Scientists have believed that natural processes and human activities put about equal amounts of mercury into the atmosphere. Assuming that natural emissions and re-emissions of the historically deposited mercury have remained constant, the observed reduction of about 17 percent in concentration from 1990 to 1996 would have to result from a reduction of about 34 percent in manmade emissions during that period. This, the scientists say, is three to four times larger than the 10 percent decrease in manmade emissions suggested by previous studies. Therefore, either our understanding of manmade emissions or of the ratio of natural to manmade emissions probably has to be refined, they say.

The level of atmospheric mercury is important, even though at current levels, it is not directly toxic. The problem, says Slemr, "is that some 5,000 metric tons of atmospheric mercury are currently deposited worldwide every year. The atmospheric lifetime of elemental mercury is about one year and, thus, the mercury is deposited even in remote areas."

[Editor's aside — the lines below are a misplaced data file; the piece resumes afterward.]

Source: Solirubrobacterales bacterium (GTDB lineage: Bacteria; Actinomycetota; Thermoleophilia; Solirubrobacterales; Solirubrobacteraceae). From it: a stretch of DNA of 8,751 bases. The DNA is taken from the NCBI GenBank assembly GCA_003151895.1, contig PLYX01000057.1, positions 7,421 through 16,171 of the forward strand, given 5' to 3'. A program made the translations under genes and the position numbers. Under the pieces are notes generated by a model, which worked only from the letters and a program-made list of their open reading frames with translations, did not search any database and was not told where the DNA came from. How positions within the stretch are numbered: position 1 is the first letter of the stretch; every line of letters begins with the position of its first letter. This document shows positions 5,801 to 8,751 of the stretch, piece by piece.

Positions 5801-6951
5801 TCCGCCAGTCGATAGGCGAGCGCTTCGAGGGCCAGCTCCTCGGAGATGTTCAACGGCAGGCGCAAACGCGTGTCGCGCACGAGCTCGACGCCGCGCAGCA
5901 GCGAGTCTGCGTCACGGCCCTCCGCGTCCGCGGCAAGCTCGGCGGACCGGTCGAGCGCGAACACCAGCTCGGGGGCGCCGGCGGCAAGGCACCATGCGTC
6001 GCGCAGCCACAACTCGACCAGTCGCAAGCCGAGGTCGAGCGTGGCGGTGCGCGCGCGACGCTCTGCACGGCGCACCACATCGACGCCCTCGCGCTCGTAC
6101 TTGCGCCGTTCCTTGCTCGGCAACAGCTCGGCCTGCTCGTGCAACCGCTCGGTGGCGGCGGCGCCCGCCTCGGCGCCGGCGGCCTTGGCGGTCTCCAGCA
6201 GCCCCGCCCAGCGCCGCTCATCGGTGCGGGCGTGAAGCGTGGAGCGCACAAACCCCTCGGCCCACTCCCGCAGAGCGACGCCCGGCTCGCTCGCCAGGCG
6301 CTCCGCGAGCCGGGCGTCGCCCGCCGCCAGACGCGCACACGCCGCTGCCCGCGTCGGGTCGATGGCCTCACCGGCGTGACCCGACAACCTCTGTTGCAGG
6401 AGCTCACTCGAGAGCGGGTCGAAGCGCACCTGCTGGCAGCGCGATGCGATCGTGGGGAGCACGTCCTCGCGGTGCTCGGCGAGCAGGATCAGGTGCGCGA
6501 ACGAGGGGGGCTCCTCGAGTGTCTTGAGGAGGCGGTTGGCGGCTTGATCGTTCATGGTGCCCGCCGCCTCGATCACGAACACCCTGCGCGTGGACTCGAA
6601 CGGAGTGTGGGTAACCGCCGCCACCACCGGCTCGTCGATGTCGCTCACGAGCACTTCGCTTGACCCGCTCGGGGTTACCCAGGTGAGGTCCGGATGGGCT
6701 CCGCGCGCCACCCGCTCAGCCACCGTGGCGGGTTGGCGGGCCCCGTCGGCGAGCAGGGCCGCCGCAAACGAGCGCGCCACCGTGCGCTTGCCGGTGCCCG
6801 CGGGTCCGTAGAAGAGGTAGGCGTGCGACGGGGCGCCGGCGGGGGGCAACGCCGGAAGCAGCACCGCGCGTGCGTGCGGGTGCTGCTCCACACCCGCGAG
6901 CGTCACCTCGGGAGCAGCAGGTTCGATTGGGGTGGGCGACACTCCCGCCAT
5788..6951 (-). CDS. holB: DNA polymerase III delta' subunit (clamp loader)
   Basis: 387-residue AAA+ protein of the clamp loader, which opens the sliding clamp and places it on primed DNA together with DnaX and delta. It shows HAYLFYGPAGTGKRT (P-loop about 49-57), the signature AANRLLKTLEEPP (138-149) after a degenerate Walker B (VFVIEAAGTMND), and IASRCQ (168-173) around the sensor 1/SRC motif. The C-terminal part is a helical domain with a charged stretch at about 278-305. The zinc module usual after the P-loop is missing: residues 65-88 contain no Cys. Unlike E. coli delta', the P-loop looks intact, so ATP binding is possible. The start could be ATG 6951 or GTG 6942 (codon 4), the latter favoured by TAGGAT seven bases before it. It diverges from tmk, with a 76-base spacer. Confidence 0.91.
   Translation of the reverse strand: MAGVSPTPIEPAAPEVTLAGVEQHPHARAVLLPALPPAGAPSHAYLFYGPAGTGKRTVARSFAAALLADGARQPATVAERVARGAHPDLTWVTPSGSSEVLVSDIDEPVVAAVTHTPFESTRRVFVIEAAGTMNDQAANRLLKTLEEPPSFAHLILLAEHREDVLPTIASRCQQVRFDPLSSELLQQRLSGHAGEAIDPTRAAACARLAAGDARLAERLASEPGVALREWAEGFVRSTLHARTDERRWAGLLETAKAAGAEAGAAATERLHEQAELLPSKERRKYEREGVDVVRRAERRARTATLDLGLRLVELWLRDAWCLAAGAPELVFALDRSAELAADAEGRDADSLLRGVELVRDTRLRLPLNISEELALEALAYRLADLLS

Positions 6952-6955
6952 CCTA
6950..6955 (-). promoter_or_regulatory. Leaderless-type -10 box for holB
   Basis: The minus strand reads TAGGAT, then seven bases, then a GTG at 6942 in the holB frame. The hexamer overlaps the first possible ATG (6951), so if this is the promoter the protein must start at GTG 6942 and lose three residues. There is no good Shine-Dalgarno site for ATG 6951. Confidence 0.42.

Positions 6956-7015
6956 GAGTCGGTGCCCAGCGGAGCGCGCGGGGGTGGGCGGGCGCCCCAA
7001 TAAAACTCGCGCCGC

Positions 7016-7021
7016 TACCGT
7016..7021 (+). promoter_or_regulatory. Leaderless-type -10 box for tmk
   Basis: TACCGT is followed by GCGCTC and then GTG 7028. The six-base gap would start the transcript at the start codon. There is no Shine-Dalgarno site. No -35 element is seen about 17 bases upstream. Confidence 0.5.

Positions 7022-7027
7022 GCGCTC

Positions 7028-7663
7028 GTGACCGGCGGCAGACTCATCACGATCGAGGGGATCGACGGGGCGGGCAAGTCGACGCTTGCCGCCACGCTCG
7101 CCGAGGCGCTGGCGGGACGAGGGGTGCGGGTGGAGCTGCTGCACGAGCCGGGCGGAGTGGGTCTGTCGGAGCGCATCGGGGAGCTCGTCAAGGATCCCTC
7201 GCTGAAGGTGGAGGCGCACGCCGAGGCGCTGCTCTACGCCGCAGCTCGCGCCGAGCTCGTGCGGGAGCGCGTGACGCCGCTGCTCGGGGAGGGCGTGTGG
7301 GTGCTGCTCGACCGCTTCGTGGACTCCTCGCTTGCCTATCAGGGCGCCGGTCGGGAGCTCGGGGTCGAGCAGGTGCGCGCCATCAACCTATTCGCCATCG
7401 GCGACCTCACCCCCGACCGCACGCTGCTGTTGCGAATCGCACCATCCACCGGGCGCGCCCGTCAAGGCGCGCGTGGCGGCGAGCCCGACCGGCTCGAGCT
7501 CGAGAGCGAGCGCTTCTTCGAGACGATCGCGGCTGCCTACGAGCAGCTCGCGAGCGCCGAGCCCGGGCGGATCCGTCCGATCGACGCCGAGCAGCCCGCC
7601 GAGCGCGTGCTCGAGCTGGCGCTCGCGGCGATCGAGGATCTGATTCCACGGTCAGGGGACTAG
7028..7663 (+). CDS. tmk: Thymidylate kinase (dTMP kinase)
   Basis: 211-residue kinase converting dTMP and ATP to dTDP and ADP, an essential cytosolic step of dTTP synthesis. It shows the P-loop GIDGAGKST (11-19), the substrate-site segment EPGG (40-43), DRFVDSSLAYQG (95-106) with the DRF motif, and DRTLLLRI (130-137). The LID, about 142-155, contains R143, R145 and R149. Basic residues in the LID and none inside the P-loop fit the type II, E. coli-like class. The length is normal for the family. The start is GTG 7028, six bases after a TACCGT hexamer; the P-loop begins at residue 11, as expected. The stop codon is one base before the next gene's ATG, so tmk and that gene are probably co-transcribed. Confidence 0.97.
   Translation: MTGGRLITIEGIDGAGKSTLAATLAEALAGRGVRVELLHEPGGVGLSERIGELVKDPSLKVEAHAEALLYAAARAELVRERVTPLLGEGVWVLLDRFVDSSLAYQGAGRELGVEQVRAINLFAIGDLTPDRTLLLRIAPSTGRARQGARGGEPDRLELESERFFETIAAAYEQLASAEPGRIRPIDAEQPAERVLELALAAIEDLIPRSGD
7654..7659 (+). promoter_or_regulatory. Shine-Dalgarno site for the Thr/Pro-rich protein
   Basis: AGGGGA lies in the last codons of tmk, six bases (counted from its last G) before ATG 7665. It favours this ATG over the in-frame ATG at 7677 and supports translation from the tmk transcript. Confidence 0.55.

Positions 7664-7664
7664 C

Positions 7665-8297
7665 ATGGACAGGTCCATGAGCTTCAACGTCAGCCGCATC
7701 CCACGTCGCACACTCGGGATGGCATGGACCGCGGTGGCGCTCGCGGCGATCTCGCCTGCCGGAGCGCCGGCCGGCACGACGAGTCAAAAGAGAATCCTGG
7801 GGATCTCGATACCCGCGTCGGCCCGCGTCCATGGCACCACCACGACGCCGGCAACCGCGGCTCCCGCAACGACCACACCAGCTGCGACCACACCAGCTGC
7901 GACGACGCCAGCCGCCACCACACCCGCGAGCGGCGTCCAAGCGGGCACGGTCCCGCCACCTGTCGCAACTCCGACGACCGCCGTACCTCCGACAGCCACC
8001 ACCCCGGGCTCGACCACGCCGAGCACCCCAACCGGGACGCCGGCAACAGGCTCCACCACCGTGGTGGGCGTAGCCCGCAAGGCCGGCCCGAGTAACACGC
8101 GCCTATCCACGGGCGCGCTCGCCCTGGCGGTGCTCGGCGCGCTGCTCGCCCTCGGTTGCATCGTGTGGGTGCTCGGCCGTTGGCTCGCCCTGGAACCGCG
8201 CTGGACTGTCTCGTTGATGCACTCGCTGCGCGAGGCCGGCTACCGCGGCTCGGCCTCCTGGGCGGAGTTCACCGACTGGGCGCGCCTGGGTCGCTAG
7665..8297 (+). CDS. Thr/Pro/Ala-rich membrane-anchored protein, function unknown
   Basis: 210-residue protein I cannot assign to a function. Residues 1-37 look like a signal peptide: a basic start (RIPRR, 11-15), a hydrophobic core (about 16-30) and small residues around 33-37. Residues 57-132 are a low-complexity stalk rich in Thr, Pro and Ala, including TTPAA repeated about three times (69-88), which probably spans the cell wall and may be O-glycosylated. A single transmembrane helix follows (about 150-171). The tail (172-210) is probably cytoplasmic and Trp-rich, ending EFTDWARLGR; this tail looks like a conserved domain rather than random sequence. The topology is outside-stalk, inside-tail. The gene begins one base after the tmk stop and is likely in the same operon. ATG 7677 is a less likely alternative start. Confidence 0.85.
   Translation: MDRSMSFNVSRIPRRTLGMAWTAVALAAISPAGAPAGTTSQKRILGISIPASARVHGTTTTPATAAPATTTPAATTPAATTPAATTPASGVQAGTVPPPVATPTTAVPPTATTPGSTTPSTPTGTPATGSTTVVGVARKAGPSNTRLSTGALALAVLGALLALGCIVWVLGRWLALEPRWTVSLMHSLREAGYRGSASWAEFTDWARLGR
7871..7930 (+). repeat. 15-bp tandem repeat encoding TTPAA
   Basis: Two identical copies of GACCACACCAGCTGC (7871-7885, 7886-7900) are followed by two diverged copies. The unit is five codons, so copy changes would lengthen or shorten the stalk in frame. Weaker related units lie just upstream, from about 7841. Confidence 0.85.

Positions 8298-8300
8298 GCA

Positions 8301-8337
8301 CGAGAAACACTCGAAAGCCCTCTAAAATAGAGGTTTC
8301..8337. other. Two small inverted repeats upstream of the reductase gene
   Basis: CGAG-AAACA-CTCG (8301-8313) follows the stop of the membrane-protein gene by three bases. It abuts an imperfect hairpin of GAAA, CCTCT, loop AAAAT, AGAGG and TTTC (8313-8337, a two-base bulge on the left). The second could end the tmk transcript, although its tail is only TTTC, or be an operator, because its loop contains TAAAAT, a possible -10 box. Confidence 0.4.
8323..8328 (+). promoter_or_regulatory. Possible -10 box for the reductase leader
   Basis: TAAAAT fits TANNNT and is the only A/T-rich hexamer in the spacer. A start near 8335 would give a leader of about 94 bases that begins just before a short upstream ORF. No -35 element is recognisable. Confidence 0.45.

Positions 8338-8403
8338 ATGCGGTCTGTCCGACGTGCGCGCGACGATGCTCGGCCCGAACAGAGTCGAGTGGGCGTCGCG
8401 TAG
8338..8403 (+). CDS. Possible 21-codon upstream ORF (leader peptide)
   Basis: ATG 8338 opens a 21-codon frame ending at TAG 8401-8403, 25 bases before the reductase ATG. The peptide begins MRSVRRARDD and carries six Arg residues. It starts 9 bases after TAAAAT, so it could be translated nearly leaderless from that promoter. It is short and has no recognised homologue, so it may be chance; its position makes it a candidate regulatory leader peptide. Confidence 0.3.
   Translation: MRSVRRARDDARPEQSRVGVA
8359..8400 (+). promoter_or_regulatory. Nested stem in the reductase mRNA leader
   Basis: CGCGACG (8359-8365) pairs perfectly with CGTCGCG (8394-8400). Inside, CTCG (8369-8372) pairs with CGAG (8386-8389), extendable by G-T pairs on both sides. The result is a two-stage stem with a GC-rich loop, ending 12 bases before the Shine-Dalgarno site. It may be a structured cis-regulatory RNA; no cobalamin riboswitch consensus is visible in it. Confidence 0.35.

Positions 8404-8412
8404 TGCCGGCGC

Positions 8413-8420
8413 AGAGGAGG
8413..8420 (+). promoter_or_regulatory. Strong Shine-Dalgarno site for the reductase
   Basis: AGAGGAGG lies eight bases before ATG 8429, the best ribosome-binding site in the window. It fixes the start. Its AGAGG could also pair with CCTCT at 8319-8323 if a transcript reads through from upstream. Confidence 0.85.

Further, Slemr says, some of the atmospheric mercury is deposited into soil and water, where it can be "transformed to methyl mercury, one of the most toxic compounds." In ocean water, methyl mercury concentrates in plankton and further accumulates in fish, especially those high in the food chain, such as tuna. High methyl mercury levels in tuna can lead to chronic diseases in persons who eat the fish, with pregnant women most in danger.